Oh no, not another motorbike blog post !
Yes I’m afraid so… I bought this bike last summer and it is still a work in progress but I thought it was time to post something about it and the progress I’ve made.


The 950 Super Enduro R is a limited edition bike produced by KTM between 2006 and 2008. It is the equivalent of an “homologation special” from the car world and was created to allow KTM to compete in the unlimited class of extreme enduro racing. Only 3,000 were made and there are reputed to be about 30 in France. More of the history of the bike can be seen in this unofficial YouTube video :

History of the 950 Super Enduro

Why ?

I must admit that I didn’t have particularly compelling reasons to buy this bike as in reality it has far more power than I can use and is a monster to try to wrestle along the narrow local trails. However, it is certainly an interesting bike to own and riding it (off road) is a challenge which I quite enjoy, and which will hopefully improve my skills. I did have in mind to take it down to Morocco this winter but those plans were binned due to COVID – maybe next year…?
The rest of this post talks about the various mods I have made to the bike to make it more suited to trail riding, in addition to maintenance work and upgrades which are still ongoing..

Rectifier Relocation

The rectifier unit is located in the middle of the bike directly above the hot exhaust and they have a tendency to overheat and fail, often taking the alternator and battery with them.

Rectifier cooking above the exhausts

Resolving this issue involved relocating the rectifier to the side of the bike away from the exhaust and exposed to cooling air..

That’s better..

Fuel Pump

The engine uses carburettors which are located between the V of the engine with the air filter under the fuel tank. Normally carburettors are gravity fed fuel, but in this case the tank wraps round the sides of the frame and the level can drop below the carbs, which requires an electric fuel pump. This unit is a simple diaphragm pump which is actuated by contact breaker points. Over time the points wear and can fail. The ones on my bike were still working but in a sorry state :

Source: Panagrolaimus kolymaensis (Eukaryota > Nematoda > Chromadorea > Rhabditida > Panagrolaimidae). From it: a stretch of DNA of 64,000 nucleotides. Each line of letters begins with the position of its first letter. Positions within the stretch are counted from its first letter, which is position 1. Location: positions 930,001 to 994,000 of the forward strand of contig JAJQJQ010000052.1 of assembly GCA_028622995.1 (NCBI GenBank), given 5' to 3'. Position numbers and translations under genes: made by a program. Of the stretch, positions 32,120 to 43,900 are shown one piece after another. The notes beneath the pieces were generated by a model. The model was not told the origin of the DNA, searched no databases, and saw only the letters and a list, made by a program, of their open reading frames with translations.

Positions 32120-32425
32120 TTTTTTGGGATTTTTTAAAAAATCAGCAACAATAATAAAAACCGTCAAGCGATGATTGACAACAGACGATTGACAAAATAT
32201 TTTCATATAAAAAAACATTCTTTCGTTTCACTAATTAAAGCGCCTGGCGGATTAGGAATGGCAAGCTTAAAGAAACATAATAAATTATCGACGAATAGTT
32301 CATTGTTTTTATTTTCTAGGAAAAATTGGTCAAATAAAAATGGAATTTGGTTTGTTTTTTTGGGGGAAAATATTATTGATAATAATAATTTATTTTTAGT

Worn fuel pump contact breaker points..

The recommended mod for fixing this problem is one developed by a 950 enthusiast in Holland who goes by the Forum username of “Dr BEAN” and this mod is know as the Dr. Bean Mod. He has developed a printed circuit board with an optical trigger that completely replaces the points. It comes as a complete kit and just requires some (rather fiddly) soldering.

Remove Indicators and Tail Tidy

For off road use (and the inevitable offs) it is wise to remove any extraneous parts that will otherwise only get bent or broken. In my case this included the mirrors and indicators and part of the rear mudguard. You can buy aftermarket “tail tidy” units to reduce the expanse of plastic hanging off the rear of the bike, but I managed to come up with a solution by simply cutting the existing tail unit..

Tail tidy mod..

The end result is a lot neater..

Tidy rear…

Other mods in the same vein were changing the grips, fitting new “flag style” handguards – I prefer them to the full wrap round guards that were originally fitted. I fitted a small mirror out of harms way and some shorter brake and clutch levers – less likely to be bent or broken in a fall.


I could write a blog post on just this subject as there are lots of options and pros and cons. But in simple terms a bike that can be used on road as well as on the trails places a mix of demands on the tyres and tyres that are good on the road do not work well off road. This has resulted in a wide choice of dual purpose tyres that are supposed to cope with both situations. The bike arrived with 50/50 tyres but they were not much use off road so I swapped them for Pirelli MT21 Rallycross tyres. These are “full knobbies” and the most agressive tread option available for the 950 – you wouldn’t want to go too fast or lean too far on the road with these, but I wasn’t planning on doing much road mileage.